|6646778||Grating light valve with encapsulated dampening gas||2003-11-11||Gudeman et al.||359/291|
|6160645||Holographic media||2000-12-12||Chandross et al.||359/3|
|5095375||Holographic combiner edge seal design and composition||1992-03-10||Bolt||359/1|
|4969716||Solder sealed bandpass filter and method of making||1990-11-13||Scobey et al.||359/885|
This application claims priority from U.S. Provisional Patent Application Ser. No. 60/351,521, filed Jan. 25, 2002, the entire content of which is incorporated herein by reference.
This invention relates generally to the encapsulation of optical elements, and, in particular, to apparatus and methods suitable to encapsulating dichromated gelatin (DGC) holographic optical elements (HOEs) in a manner that exhibits a very high degree of environmental integrity.
Dichromatic gelatin-based (DCG) volume-phase holographic optical elements (HOEs) are used in a variety of applications and industries including spectroscopy, displays and fiber-optic communication and laser delivery systems. The optical performance advantages of these elements is well known but, due to the humidity sensitivity of the gelatin recording media, they are difficult to harden against the environment.
According to current techniques, the HOE is supported in a laminated sandwich, with the gelatin 102 being disposed between glass plates 104. However, the edges 106 of the gelatin remain exposed. Many sealing methods have been employed, most of which rely on some type of adhesive, typically epoxy. The most successful approach to date is to chemically etch the gelatin back from the edge of the glass and then laminate the glass cover. This creates an epoxy barrier 110 to the environment, as shown in FIG. 1.
Environmental specifications, particularly those used in the telecommunications industry, continue to become more stringent, however. So far, one of the most stringent specifications is the GR-1221-CORE Bellcore spec. One of the tests in this specification is known as “damp heat,” which requires that the optical element to suffer no ill effects when exposed to 85° C. and 85 percent humidity for at least 500 hours. Extensive testing has not yielded any adhesive-based sealing method that adequately passes this test.
This invention resides in a method of encapsulating optical elements, particularly dichromated gelatin (DGC) holographic optical elements (HOEs), in a manner which exhibits a very high degree of hermeticity and environmental integrity. In broad terms, the optical element is disposed between opposing plates, and a metal seal soldered to the edge(s) of the plates to seal the optical element therewithin.
In the preferred embodiment, the metallization includes chrome and nickel, or alloys thereof, followed by gold or platinum. The metallization is preferably applied using a low-temperature process such as vacuum deposition or sputtering. The metal seal may be in the form of a foil or wire using a material that is solderable to the metallization; brass, copper, gold and platinum are generally applicable. One or both of the plates are compatible with wavelengths of interest, and the technique may be used in transmissive and reflective configurations.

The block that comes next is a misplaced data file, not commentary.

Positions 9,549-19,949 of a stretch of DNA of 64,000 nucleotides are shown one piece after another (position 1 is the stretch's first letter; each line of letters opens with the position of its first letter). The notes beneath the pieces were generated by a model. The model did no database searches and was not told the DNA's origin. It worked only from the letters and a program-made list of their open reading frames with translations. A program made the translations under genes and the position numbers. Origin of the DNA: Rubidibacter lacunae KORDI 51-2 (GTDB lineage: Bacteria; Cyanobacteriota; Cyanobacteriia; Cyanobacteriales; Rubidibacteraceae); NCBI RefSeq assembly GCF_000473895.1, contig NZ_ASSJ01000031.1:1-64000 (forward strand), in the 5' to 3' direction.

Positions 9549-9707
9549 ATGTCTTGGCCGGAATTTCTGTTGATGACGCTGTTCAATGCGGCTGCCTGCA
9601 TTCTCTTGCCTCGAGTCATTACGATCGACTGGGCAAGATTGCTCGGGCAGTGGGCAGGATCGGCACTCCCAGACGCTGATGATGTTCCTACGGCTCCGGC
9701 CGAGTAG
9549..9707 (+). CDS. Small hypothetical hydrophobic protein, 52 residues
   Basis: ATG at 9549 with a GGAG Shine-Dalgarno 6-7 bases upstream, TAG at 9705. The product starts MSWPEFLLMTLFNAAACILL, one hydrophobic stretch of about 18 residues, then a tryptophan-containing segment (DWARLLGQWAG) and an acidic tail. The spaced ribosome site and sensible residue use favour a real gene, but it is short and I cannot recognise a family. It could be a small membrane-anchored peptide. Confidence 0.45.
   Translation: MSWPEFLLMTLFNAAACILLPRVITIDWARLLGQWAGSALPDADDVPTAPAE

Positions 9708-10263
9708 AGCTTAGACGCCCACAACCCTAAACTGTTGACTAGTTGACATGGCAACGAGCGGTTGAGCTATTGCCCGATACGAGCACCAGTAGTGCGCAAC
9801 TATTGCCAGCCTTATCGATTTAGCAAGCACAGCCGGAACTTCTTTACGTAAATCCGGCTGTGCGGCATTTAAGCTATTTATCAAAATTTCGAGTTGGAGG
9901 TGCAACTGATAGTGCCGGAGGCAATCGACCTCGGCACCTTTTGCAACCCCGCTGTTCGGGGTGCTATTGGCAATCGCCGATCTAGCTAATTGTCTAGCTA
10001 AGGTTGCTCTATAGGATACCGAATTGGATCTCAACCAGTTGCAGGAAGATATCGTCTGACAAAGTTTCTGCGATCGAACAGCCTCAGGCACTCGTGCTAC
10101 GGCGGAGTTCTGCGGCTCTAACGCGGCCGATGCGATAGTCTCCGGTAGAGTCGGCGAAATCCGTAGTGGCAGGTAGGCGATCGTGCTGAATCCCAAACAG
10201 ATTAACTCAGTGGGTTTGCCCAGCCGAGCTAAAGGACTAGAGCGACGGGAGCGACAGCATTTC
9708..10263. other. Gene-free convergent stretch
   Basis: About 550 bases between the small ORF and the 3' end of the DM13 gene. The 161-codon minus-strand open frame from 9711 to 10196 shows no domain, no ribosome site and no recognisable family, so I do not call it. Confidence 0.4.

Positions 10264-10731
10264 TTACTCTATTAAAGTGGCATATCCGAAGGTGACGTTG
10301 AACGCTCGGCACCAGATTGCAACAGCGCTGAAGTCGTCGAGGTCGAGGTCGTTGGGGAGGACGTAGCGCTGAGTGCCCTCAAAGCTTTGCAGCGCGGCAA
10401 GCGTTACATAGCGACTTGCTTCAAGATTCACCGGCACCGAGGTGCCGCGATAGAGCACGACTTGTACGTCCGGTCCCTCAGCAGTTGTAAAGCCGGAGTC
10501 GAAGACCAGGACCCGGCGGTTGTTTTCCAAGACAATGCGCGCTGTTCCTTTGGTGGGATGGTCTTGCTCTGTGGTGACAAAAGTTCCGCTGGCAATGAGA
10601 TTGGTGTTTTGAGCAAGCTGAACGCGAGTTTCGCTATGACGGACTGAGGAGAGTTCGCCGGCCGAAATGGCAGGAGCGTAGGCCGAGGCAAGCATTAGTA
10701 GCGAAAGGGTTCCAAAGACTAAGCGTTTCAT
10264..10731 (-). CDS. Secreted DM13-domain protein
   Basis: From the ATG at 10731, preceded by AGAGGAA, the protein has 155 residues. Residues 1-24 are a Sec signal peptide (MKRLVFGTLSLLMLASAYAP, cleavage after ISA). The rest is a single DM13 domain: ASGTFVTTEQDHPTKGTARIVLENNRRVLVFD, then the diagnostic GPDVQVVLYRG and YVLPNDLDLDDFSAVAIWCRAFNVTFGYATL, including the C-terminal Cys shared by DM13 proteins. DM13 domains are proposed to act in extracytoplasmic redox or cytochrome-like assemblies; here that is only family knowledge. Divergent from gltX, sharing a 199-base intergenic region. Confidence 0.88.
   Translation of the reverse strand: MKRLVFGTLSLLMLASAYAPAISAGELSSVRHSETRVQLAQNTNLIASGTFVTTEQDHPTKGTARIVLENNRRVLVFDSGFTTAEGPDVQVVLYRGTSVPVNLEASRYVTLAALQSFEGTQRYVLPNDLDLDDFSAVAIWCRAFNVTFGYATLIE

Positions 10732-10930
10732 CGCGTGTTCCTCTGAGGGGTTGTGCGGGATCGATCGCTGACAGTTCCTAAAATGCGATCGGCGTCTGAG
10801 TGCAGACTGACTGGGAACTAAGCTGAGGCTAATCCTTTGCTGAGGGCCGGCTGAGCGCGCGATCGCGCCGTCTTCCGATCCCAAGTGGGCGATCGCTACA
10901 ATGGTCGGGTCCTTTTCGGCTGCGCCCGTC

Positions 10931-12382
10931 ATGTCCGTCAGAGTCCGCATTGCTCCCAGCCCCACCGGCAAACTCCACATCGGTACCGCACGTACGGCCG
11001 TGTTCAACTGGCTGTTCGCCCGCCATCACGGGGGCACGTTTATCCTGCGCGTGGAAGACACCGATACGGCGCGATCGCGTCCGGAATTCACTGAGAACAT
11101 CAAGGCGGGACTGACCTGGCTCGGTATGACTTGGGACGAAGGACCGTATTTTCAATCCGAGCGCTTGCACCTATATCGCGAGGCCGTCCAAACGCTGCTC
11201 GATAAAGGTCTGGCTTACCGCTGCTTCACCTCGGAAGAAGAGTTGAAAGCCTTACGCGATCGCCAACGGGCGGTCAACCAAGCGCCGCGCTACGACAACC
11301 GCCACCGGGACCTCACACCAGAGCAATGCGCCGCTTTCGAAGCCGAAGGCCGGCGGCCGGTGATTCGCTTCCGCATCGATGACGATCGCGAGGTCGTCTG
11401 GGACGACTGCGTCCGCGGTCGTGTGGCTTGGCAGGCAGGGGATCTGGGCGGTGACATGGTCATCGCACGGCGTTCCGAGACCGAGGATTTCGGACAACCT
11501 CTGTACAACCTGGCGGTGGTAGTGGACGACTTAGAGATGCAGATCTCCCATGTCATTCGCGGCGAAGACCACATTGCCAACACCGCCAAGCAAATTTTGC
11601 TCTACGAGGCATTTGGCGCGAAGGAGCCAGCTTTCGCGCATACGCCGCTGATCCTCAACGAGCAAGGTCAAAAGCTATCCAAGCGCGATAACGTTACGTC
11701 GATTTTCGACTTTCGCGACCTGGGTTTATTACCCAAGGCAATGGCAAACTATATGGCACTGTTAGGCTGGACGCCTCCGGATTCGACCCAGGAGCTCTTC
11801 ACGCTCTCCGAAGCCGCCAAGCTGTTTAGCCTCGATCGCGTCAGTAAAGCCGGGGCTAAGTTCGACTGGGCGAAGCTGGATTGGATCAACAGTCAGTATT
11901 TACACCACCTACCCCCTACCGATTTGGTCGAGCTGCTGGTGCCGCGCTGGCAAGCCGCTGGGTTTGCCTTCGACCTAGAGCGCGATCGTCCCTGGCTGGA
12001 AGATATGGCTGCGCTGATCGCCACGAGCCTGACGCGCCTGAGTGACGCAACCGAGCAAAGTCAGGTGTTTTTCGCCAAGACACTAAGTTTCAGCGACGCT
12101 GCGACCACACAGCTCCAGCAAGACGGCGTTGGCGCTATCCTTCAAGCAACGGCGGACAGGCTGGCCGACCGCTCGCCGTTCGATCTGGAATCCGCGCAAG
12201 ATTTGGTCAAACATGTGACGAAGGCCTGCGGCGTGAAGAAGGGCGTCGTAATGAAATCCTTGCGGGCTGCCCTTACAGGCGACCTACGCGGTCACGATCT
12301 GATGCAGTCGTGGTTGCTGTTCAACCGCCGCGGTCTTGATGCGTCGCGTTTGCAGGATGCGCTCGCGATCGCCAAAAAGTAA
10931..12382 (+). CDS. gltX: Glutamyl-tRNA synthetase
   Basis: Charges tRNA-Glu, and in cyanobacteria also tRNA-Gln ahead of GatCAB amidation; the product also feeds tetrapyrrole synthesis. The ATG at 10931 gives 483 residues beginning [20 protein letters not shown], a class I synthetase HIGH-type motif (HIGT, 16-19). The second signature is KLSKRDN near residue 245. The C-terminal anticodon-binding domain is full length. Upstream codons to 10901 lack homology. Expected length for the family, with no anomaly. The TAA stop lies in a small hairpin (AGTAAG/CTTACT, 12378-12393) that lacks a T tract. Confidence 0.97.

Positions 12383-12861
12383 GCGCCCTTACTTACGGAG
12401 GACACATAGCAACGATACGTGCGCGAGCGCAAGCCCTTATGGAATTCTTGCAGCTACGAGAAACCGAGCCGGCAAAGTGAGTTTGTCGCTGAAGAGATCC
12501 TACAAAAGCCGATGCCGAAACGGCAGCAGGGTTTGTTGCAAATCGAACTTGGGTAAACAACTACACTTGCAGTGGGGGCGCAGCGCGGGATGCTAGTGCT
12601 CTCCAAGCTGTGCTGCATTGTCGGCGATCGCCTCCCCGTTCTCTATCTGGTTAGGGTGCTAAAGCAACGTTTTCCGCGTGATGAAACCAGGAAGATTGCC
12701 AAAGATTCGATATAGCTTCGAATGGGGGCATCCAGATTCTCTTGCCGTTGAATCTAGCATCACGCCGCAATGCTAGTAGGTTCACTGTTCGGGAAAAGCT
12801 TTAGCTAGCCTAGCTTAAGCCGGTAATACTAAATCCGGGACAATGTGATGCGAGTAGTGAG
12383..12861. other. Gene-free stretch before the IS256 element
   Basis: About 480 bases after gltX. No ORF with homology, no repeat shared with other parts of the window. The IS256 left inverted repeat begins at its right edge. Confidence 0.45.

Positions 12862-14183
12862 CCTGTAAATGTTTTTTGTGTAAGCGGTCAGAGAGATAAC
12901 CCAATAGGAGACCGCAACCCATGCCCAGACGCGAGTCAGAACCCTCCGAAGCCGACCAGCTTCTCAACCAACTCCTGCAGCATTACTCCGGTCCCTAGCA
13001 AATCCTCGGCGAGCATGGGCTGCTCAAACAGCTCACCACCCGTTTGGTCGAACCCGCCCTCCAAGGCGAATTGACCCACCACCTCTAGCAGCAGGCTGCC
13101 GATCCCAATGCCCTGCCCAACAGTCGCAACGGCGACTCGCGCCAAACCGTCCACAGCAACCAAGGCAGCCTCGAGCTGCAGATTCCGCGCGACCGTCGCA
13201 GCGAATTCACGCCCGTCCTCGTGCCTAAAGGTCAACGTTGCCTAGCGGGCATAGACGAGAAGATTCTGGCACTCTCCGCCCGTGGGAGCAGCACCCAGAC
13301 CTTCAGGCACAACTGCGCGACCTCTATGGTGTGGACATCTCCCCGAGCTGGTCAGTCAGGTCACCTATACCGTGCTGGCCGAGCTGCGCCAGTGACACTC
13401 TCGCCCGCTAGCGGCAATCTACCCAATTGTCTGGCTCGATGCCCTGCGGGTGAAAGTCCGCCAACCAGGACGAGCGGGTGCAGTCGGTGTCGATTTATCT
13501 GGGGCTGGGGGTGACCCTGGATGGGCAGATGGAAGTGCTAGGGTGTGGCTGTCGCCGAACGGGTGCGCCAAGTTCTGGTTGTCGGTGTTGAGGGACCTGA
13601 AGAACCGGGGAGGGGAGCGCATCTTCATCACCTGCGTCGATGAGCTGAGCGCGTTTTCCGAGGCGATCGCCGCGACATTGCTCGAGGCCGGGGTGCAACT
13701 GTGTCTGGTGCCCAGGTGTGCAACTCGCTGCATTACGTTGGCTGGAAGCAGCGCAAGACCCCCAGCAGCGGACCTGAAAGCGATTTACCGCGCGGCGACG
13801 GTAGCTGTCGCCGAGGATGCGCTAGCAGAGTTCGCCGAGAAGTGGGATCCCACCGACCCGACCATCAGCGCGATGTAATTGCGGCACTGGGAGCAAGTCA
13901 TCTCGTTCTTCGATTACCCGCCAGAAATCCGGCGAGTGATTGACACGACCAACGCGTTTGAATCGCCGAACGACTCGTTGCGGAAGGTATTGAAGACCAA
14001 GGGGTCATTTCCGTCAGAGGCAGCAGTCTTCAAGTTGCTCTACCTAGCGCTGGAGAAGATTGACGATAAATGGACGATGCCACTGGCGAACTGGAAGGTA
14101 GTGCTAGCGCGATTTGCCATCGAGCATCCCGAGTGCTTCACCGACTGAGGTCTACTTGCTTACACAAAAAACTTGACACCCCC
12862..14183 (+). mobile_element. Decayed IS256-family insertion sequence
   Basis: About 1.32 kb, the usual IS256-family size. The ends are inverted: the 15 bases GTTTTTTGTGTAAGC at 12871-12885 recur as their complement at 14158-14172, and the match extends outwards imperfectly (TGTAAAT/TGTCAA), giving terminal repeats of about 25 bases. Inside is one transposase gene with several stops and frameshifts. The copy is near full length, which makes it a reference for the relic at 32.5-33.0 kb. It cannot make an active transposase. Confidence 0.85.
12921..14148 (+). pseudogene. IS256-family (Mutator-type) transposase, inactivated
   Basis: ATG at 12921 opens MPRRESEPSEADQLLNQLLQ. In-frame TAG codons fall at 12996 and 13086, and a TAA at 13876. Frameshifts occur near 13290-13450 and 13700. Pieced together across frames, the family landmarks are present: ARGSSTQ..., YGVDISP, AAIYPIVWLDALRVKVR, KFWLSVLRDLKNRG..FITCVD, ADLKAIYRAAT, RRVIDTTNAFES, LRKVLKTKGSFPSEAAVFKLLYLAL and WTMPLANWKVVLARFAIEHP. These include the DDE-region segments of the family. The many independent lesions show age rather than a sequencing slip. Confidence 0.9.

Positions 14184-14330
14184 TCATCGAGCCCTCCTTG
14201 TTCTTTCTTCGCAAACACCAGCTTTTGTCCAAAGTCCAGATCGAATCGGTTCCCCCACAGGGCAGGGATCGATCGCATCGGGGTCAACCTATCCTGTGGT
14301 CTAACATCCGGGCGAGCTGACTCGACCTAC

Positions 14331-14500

FIG. 1 illustrates a prior-art technique for encapsulating a holographic optical element;
FIG. 2 is a cross-sectional drawing that depicts an improvement method of encapsulating an optical element according to the invention; and
FIG. 3 is a cross-sectional drawing that depicts an alternative method of encapsulating an optical element according to the invention which does not use an etch-back.
This invention resides in a method and apparatus for encapsulating optical elements, including holographic optical elements (HOEs), in a manner which exhibits a very high degree of hermeticity and environmental integrity. A first embodiment is depicted in FIG. 2. According to this method, the edges of the hologram 202 are trimmed, and the edges of the glass 204 laminating element are metallized (205). A thin foil 206 or wire is then soldered to the edges, thus bridging the element and/or exposed epoxy. One advantage of the process is that, depending upon the application, the epoxy need not be etched back, as shown in FIG. 3.
The metallization process preferably uses a low-temperature process such as vacuum deposition, sputtering, or the like. The metallization itself is preferably a multi-layer stack including a chrome layer followed by nickel, copper and gold. The most preferred metallization is a commercially available stack consisting of a chrome/nickel alloy, followed by platinum. Low-temperature solders based upon indium as well as traditional lead/tin solders may alternatively be used.